Data integrity that is based on Hash Message Authentication Codes (HMACs). An intruder cannot tamper with the data because the transmitted information is accompanied by message digests that must be verified before the information is accepted by the receiving client or server.
Internet Information Services and Web Communication
Windows 2000 Server includes Internet Information Services, which you can use to deploy Web sites on your intranets, extranets, or the Internet. You can use the Internet Information Services console in Microsoft Management Console (MMC) to configure and manage your Web sites, including configuring them for SSL and TLS Web communication. You can use the Internet Information Services console in Microsoft Management Console (MMC) to configure
For secure Web communication in which the client authenticates the server, only the server must have a valid authentication certificate. For optional secure Web communication that requires authentication of both the server and the client, the Web server and the Web client both must have valid certificates. If either of them does not have a valid authentication certificate, the secure channel is not completed.
You can use Certificate Services to issue client and server authentication certificates that work with both Internet Information Services and Internet Explorer, as well as with many other Web server and Web client products. You can also use other certificate services to provide certificates for secure Web communication.
For secure Web communication on an intranet or on extranets, you can often reduce the costs of certificate services by deploying your own CAs. You control the certificates that are trusted for authentication. However, for secure Web communication on the Internet, clients are usually more likely to trust a server certificate that has been issued by a commercial CA than a server certificate that has been issued by your organization. Furthermore, it is generally very costly to manage your own certificate services for secure Web client authentication certificates for public users on the Internet. Therefore, for Internet communication, consider obtaining Web server authentication certificates from commercial CAs. For Internet Web clients, consider trusting client authentication certificates from leading commercial CAs.
When you configure Internet Information Services to require client authentication certificates, the only Web clients that can communicate with the Web site are those whose authentication certificates are valid and contain a certification path with a root CA that has its certificate in the Trusted Root Certification Authorities store. But you can create certificate trust lists (CTLs) to specify other CAs that are trusted for each Web site. Because root CAs with certificates in the Trusted Root Certification Authorities store are trusted for a wide range of security functions , consider using CTLs whenever you want to trust a root CA from outside your organization. For example, you might create CTLs to trust client authentication certificates that are issued by business partners or by a commercial CA.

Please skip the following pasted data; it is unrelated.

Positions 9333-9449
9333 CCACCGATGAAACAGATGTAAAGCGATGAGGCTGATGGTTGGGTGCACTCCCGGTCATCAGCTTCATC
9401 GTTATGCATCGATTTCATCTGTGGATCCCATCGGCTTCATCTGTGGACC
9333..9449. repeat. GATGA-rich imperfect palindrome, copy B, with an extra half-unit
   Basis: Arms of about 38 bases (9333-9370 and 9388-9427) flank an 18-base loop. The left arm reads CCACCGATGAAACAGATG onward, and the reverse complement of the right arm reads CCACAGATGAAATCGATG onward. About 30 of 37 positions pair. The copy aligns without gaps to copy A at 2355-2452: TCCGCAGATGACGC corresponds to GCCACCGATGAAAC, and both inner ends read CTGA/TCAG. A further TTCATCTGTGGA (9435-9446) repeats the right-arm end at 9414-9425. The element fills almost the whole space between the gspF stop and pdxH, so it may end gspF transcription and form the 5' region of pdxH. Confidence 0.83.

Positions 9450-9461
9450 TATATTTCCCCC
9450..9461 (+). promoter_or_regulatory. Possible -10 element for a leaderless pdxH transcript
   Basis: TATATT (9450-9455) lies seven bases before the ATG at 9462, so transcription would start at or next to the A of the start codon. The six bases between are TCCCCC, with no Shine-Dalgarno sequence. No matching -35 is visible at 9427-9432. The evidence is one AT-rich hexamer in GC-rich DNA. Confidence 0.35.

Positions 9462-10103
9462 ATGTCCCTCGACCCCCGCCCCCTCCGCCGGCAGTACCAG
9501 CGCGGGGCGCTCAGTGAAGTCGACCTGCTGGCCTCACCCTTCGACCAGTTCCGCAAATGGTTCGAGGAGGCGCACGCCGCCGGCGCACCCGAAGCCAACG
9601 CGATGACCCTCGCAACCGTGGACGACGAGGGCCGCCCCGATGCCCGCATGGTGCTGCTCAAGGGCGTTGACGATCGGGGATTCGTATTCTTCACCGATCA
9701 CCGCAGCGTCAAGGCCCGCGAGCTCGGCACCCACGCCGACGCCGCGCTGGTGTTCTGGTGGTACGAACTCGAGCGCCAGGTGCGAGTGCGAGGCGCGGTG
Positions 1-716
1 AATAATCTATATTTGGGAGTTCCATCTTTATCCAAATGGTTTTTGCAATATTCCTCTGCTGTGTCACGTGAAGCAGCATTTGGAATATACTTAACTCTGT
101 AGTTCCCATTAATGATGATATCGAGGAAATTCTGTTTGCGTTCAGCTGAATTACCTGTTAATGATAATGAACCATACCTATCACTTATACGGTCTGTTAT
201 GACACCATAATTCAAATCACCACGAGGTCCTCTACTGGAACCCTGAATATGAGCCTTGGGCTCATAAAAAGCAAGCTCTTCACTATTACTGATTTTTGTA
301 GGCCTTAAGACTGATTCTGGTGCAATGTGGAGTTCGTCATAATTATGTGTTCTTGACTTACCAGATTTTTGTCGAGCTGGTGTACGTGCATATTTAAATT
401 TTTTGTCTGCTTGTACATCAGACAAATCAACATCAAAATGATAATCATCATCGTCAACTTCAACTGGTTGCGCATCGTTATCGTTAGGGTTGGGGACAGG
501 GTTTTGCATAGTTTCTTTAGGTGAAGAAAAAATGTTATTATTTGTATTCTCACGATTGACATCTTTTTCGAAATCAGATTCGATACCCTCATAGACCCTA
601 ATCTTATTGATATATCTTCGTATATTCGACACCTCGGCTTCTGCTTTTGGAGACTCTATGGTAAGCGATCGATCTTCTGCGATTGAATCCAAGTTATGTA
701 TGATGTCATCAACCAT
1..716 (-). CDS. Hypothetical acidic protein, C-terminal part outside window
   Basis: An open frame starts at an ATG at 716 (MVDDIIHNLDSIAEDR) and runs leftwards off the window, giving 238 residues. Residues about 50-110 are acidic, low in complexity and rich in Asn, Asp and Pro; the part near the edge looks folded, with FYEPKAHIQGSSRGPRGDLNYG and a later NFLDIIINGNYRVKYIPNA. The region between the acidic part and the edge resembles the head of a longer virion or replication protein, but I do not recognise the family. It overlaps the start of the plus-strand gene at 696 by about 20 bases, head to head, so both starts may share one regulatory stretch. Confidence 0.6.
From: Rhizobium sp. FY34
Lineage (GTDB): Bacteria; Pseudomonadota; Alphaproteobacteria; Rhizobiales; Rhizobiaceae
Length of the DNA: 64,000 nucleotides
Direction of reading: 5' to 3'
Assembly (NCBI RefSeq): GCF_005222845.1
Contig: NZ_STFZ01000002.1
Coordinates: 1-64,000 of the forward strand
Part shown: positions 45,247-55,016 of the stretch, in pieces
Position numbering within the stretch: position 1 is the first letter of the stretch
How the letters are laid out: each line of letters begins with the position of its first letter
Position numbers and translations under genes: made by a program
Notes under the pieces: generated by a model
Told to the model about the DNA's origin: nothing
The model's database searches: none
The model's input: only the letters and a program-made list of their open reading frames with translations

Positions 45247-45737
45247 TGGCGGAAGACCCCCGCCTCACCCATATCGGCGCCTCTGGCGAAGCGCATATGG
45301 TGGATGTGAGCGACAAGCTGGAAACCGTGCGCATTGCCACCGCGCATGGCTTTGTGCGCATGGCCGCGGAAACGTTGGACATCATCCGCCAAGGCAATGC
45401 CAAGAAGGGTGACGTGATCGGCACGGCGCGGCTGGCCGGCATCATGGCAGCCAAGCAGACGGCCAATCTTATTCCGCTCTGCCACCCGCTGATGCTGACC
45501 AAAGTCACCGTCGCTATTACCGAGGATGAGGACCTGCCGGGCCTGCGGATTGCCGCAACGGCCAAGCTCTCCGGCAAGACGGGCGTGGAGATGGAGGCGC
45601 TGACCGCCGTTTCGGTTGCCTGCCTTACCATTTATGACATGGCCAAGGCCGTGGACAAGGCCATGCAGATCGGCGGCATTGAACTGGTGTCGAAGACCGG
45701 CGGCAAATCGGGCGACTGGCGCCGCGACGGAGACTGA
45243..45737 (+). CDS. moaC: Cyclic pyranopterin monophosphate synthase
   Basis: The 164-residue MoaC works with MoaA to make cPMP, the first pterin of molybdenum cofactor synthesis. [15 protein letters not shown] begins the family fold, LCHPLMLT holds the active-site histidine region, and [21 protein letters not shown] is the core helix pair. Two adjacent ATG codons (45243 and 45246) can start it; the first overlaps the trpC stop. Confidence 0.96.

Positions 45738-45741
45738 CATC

Secure Web Communication Options
By default, secure Web communication for Internet Information Services requires authentication of the server to clients, but clients are not required to have a certificate for authentication to the server. You have the option of configuring Internet Information Services to prevent clients from communicating with Web sites if they do not have valid and trusted authentication certificates, which reduces the risk of denial-of-service attacks. You can require secure channels for all Web communication to protect confidential information, or you can use secure channels to transmit only selected information, such as personal information and credit card numbers.
The users of your Web sites on the Internet are usually customers that use a mixture of Web browsers, including Web browsers that support strong cryptography and Web clients that do not support strong cryptography. With Internet Information Services, the default configuration for SSL and TLS communication enables secure channels to default to the lowest strength of cryptography that is supported by each user's Web browser.
You have the option of configuring Web sites to require the maximum 128-bit cryptographic strength for SSL and TLS clients so that Web clients that support only the weaker cryptography cannot communicate with the Web site. For example, you might configure Internet Information Services to require strong encryption on your intranet or extranets. Of course, you must also deploy Web clients and Web servers in your organization to support the stronger cryptography requirements.
If you meet the SGC qualification requirements, you also might be able to use SGC on the Internet to provide strong 128-bit encrypted communication with clients that support SGC. To use SGC with Internet Information Services, you must obtain an SGC server certificate from a commercial CA. Or you can configure Internet Information Services to use SSL, TLS, and SGC. If the Web client supports SGC, SGC is used; otherwise SSL or TLS is used.
Secure channels require that information be both encrypted and decrypted on both the server and the client. Most of the client computers in use today can handle the encryption and decryption load of secure channels easily. However, multiple, concurrent secure channels can place a large load on a Web server. To improve the performance of secure-channel Web servers, you can use very fast multiple processor computers and crypto-accelerator boards. You can also design Web sites to use secure channel sessions for only a portion of the content on the Web site. For example, you can design Web pages to require secure channels only for forms that are used to submit confidential information, such as credit card numbers or payroll information.